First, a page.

World Horse Welfare is hosting an event for horse sport leaders and the media where the charity will reveal the results from their annual YouGov survey* of public opinion, which this year focused on how the public’s view of equestrian sport is – or is not – influenced. The event, “Social Licence and the Involvement of Horses in Sport – Who Influences Who?”, will take place on Wednesday, 12th June 2024, from 11:00am-12:30pm (BST) in London (6:00-7:30am EDT) and online (register HERE).

This third annual survey underscores the consistency of public sentiment regarding equine participation in sports, but offers interesting additional insights into how that sentiment is shaped:

  • The number who feel their confidence in welfare in horse sport has been positively impacted by media coverage is growing – from 10% in 2022 to 15% in 2023 and now 17% this year.
  • The leading factor that influences how much trust the public places in horse sport to protect horse welfare is what riders and those who are directly involved in horse sports say and do (28%), followed by what they see and hear in the media (25%), what people who are directly involved with horses (but not in horse sports) say and do (20%), and what the horse sports’ governing bodies say and do (18%).
  • The individuals or organisations that most influence the general public’s opinions about the involvement of horses in sport are animal welfare organisations (26%), followed by vets and animal health professionals (20%), and people they know who are involved with horses (18%). In contrast, those who interact regularly with horses were most influenced by people they know who are involved with horses (62%) followed by vets and animal health professionals (47%), and animal welfare organisations (35%), with only 12% having no opinion/not being influenced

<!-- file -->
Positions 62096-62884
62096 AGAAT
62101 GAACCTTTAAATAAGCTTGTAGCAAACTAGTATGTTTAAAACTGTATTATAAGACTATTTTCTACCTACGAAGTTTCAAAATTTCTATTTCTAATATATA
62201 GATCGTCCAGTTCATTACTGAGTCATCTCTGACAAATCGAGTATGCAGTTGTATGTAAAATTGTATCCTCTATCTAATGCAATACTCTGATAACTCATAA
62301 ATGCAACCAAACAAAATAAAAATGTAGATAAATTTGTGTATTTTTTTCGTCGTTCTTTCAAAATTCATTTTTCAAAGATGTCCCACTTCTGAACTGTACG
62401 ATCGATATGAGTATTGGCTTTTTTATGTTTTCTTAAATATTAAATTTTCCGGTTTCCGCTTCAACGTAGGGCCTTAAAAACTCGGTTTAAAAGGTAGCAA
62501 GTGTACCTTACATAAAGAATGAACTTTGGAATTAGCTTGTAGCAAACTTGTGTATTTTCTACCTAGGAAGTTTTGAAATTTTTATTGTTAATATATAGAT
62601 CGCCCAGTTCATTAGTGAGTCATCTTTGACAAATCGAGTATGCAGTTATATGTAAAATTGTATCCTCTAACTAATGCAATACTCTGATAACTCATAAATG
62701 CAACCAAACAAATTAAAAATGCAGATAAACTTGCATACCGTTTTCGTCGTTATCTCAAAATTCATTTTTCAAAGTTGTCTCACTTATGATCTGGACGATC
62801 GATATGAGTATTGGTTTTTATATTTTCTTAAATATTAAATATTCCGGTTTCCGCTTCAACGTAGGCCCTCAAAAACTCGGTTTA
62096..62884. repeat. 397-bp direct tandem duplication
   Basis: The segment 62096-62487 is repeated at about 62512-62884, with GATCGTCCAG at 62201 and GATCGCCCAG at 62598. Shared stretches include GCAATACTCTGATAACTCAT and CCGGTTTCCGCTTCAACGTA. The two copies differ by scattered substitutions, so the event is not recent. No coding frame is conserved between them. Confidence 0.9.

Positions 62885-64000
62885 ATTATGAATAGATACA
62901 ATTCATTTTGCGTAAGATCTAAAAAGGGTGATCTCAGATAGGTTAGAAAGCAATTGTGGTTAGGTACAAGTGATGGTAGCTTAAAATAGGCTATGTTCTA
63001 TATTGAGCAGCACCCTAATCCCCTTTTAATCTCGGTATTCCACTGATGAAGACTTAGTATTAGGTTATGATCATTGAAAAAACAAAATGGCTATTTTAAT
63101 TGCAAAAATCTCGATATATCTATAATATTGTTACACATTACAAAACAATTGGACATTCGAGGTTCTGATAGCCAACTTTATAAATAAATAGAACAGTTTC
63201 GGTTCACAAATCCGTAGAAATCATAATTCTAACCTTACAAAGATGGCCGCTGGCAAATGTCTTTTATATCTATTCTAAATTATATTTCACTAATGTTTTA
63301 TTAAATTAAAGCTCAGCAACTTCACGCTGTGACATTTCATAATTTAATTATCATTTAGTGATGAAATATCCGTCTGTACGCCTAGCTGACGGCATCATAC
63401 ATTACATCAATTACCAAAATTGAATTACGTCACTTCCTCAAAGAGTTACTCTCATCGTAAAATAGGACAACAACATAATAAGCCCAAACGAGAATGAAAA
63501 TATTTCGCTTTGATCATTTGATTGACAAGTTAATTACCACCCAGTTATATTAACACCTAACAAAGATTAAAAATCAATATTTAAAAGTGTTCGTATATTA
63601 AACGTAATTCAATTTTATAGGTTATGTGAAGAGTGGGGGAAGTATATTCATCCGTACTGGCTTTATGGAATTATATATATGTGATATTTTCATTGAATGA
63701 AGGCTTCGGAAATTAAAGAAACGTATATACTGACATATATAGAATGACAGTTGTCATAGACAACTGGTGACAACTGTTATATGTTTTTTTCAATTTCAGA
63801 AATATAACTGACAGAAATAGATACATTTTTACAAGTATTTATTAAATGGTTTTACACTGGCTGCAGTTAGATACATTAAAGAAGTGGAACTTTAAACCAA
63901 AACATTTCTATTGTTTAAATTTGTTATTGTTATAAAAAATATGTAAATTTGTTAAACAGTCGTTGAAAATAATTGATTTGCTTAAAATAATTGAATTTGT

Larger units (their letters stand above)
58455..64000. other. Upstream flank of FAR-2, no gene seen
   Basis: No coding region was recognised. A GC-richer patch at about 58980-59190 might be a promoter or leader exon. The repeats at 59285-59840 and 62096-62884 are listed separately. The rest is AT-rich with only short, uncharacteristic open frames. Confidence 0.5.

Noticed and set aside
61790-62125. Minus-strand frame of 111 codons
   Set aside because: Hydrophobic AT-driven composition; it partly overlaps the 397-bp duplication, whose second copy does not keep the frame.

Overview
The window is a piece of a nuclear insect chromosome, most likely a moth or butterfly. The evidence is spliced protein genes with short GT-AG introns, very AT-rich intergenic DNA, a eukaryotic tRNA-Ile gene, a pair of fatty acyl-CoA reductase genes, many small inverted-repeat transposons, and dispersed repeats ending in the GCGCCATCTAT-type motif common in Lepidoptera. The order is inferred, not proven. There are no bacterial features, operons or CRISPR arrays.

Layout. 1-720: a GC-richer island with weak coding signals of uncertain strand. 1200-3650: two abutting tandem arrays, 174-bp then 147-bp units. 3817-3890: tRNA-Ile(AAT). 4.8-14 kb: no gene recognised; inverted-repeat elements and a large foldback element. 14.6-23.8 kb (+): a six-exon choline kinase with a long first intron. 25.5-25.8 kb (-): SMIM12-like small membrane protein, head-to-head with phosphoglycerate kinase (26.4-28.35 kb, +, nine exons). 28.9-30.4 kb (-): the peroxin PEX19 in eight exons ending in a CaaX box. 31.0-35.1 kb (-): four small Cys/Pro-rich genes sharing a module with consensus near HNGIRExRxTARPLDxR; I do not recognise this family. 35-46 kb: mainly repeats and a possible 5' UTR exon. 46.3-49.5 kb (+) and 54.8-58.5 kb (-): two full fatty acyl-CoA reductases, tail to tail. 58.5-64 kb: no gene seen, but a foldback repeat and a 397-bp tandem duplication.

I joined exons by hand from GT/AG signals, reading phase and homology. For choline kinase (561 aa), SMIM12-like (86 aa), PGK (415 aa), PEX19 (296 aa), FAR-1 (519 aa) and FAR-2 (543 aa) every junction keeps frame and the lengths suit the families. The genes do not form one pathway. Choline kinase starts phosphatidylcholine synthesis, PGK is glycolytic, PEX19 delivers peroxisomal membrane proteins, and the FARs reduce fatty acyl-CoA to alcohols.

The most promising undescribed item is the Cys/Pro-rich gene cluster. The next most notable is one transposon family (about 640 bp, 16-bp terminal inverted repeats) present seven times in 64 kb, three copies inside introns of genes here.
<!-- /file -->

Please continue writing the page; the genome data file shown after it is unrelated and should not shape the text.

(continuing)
• Despite the decline in traditional media, mainstream media influenced almost one in three respondents’ views on the involvement of horses in sport (29%), compared to only 14% who highlighted social media.
  • For those who interact regularly with horses, after television (44%), Facebook is the most popular source of horse sport-related content (41%)
  • The proportion of the public who do not support the use of horses in sport at all (20%), who support it only if welfare improves (41%) and those wanting increased welfare measures (56%) has barely changed in the past three years.

The event will explore these results further and will feature a panel discussion chaired by journalist and editor Lucy Higginson, with notable speakers:

  • Johan Fyrberg, Secretary General, Swedish Equestrian Federation
  • Gemma Pearson MRCVS, Director of Behaviour, The Horse Trust and lecturer in equine behaviour at The Royal (Dick) School of Veterinary Studies, Edinburgh
  • Nick Luck, broadcaster and writer
  • Tina and Isabelle Cook, mother and daughter eventers, with accolades including European and Olympic medals

Roly Owers, Chief Executive of World Horse Welfare, said, “We look forward to sharing these results and shedding some light on ‘Who influences who?’ with such significant voices in the horse sport and racing world. There has been some real momentum in parts of the horse world to improve welfare and safety in recent years, and it’s encouraging to see that media coverage is helping to boost public confidence. But these findings also highlight that the media is just one of the ways to influence public opinion and we look forward to exploring the myriad of influences on public views during these discussions.”

The survey reflects the views of 4,195 respondents aged 18+ in the UK, including 2.3% who regularly interact with horses.

Anyone interested is welcome to attend virtually by pre-registering HERE (You must pre-register to receive the joining instructions).

*The YouGov public opinion survey was undertaken between 29th and 30th May 2024. The survey was carried out online. The sample sizes for the 2022 and 2023 survey was 2057 and 4368 adults and was conducted in May 2022 and 2023 each. The figures are representative of all UK adults (aged 18+), come from a wide geographic and demographic range and are representative of the population in terms of gender, age, socioeconomic background, etc.